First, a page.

10 Aralık 2009


That is how the questioning always works. At first it may wander here and there; but in the end, unfailingly, it turns and gathers itself and points a finger at himself. Always it is he who sets the train of thinking in motion; always it is the thinking that slips out of his control and returns to accuse him. Beauty is innocence; innocence is ignorance; ignorance is ignorance of pleasure; pleasure is guilty; he is guilty. This boy, with his fresh, untouched body, is innocent, while he, ruled by his dark desires, is guilty. In fact, by this long path he has come within sight of the word perversion, with its dark, complex thrill, beginning with the enigmatic p thah can mean anything, then swiftly tumbling via the ruthless r to the vengeful v. Not one accusation but two. The two accusations cross, and he is at their point of gunsight. For the one who brings the accusation to bear on him today is not only light as a deer and innocent while he is dark and heavy and guilty: he is also Coloured, which means that he has no money, lives in an obscure hovel, goes hungry; it means that if his mother were to call out "Boy!" and wave, as she is quite capable of doing, this boy would have to stop in his tracks and come and do whatever she might tell him (carry her shopping basket, for instance), and at the end of it get a tickey in his cupped hands and be grateful for it. And if he were to be angry with his mother afterwards, she would simply smile and say, "But they are used to it!"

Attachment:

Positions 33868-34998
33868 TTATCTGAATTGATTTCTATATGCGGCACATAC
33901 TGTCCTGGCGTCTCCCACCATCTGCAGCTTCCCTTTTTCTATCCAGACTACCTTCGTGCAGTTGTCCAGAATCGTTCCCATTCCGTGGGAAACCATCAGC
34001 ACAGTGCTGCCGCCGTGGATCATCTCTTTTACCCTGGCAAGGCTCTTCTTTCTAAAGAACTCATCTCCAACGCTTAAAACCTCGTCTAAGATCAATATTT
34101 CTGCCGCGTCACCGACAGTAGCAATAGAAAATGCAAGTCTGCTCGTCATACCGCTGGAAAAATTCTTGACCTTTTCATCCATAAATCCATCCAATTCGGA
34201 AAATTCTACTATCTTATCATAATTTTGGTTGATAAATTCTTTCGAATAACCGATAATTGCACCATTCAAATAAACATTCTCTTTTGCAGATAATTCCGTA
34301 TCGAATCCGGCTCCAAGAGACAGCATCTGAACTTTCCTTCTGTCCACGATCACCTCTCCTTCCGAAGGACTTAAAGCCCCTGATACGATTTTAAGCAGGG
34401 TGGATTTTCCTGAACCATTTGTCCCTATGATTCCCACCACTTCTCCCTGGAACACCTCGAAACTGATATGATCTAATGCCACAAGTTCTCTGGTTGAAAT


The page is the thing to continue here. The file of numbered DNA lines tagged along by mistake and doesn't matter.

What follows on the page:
Coetzee, J.M. (1997) Boyhood Vintage: London, p. 60-61

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